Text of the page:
Lately I’ve been dipping into the world of Doctor Who comics with both the Tenth and Eleventh Doctors, and now I’ve read the brand new releases from Titan Comics: Doctor Who: The Tenth Doctor #1 and Doctor Who: The Eleventh Doctor #1, which are such outstanding first issues that I am already itching for the collected volume.
The Tenth Doctor’s first issue takes place some time after he has left Donna, but before Waters of Mars. Interestingly, he does not appear on a significant number of pages. Nick Abadzis’ story focuses on Gabriella, a college-aged New Yorker who works at her family’s laundromat and Mexican restaurant, and she takes business accounting classes — all of this at her father’s behest. One day, something strange happens at the laundromat, and as this is indeed Doctor Who, life becomes increasingly more strange and chaotic. When the Doctor does appear, he is armed with one of his cobbled together gadgets, and in a nice nod to his lines (and at this stage, his future) in the 50th Anniversary special, he says, “I should have made this go ‘ding.’ I love it when they ding.”
Elena Casagrande’s artwork is leaps and bounds better than some of the other DW comics I’ve seen, and Gabriella, although confused, is ready to find out what exactly is going on, which is what the Doctor likes. The curious, intellectual sort are his favorites. The issue ends on an excellent cliffhanger, and I’m interested to see how it plays out.
The Eleventh Doctor, meanwhile, has recently left the Ponds to their newlywed life and is adventuring on his own. First though, we meet Alice Obifune, who is having a hard time navigating through life after the death of her mother. On top of that, she’s being evicted so her building can be converted into luxury flats, and cuts at work mean she’s laid off.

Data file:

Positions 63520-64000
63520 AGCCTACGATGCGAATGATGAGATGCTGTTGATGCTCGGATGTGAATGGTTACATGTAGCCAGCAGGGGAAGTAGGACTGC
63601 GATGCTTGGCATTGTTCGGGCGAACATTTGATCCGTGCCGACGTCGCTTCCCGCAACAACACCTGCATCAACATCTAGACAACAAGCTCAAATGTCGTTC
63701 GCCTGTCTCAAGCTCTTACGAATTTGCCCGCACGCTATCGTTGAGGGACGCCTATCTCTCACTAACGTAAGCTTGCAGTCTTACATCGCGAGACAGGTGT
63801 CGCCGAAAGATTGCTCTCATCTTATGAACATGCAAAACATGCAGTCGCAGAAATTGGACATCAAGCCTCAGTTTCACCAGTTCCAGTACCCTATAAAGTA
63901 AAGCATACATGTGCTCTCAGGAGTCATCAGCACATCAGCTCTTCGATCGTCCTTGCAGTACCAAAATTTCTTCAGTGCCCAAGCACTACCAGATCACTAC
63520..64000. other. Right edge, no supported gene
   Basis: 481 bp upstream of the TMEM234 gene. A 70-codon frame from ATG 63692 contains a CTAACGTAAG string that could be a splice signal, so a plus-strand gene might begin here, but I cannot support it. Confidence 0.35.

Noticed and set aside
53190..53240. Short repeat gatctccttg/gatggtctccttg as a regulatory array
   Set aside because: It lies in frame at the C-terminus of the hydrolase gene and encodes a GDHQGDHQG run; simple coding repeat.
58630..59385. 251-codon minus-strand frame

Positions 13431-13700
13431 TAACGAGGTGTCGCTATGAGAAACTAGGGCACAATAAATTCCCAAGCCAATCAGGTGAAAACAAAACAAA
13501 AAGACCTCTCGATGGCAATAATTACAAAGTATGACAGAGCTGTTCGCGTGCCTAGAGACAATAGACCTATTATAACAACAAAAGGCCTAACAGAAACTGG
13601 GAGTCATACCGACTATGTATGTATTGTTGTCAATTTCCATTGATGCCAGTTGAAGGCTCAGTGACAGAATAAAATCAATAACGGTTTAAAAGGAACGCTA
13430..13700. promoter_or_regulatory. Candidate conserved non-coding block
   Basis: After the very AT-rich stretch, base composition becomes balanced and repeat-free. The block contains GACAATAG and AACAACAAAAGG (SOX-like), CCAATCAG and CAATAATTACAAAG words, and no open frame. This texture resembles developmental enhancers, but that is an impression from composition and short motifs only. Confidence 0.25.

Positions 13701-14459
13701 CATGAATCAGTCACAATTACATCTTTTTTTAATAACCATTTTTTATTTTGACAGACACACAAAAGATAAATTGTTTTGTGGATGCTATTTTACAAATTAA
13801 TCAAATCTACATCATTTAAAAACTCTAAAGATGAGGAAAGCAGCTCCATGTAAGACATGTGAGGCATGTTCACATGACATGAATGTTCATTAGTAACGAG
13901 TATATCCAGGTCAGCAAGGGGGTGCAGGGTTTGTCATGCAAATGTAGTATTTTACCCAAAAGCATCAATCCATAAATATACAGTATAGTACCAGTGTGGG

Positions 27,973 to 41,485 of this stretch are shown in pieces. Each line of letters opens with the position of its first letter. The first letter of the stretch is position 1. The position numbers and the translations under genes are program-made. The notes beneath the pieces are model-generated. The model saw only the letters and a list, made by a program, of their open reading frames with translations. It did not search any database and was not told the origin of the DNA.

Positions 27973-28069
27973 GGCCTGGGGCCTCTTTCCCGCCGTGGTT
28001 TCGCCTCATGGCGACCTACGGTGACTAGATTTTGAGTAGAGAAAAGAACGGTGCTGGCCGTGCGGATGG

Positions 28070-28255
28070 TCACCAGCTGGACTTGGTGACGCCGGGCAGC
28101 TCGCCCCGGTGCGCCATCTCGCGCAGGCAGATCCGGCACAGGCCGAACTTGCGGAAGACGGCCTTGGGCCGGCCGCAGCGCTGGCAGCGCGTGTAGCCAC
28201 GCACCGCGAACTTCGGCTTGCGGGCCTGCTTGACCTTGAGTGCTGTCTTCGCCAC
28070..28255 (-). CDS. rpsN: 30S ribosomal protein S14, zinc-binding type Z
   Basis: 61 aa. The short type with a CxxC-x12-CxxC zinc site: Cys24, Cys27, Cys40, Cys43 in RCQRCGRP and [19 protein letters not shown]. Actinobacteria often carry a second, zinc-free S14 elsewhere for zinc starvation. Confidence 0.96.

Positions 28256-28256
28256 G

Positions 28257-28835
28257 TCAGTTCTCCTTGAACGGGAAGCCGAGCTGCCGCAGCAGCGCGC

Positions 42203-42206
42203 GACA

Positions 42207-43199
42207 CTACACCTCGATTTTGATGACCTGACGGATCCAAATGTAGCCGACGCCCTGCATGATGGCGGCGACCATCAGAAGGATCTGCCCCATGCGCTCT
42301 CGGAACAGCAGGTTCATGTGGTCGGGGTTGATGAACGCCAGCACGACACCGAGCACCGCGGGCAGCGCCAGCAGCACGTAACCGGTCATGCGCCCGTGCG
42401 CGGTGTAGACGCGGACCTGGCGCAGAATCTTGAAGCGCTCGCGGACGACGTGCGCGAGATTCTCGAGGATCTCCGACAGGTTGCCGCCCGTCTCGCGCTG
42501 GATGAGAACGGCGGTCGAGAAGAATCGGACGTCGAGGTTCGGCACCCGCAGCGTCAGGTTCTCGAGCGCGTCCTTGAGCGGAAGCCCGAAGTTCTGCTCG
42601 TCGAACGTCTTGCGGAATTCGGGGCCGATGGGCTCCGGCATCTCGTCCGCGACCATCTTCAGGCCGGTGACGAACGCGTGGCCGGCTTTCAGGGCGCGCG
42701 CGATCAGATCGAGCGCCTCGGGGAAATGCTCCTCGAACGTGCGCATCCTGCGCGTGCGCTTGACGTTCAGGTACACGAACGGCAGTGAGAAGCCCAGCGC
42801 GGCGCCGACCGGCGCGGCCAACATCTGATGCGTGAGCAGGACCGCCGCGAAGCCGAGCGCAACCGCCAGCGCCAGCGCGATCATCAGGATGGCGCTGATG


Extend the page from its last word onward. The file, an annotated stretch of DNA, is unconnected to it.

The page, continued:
Alice started to wonder if the grayness would ever end. If she would ever feel anything but numb and empty again. Maybe she needed to see someone.
And out of nowhere, a giant, rainbow-colored dog appears in the middle of the road with the Doctor chasing after it. The dog looks like a cross between a Chinese dragon parade costume and Falcor, the “luck dragon”/flying dog thing from The Neverending Story. As companions often are, she’s sucked into the madness right away, and for the first time in a long time, she can forget how sad she is. I definitely want to see how her story progresses.
Al Ewing and Robert Williams capture the odd bleakness and surreality of depression, and although I didn’t like Simon Fraser’s art as much as Elena Casagrande’s — for one thing, his Eleventh Doctor face doesn’t look quite right sometimes — the rainbow dog looks great.
What’s also great about both of these comics is that they feature women of color without congratulating themselves for doing so,a skill Russell T. Davies had during his run on the show. Though I’m not a fierce Steven Moffat hater like some people are, I do find it somewhat irritating that when he has, for example, not-straight characters, they are presented in a way that’s like, “Oh look, we made a joke because this is just sooooo unexpected. May we have a cookie now?”
Both of these first issues offer an interesting, complex backstory that I hope continues to flourish. We need more of these kind of characters in comics in general, and also on Doctor Who, the show proper. Let us hope that with this new comics series and a new Doctor, a little cross-pollination is in order. We could be in for some fantastic results.
Full Disclosure: This review originally appeared at Glorified Love Letters. Titan Comics provided me with advanced review copies of these comics. I thank them for the gesture and I will continue to be fair with my reviews.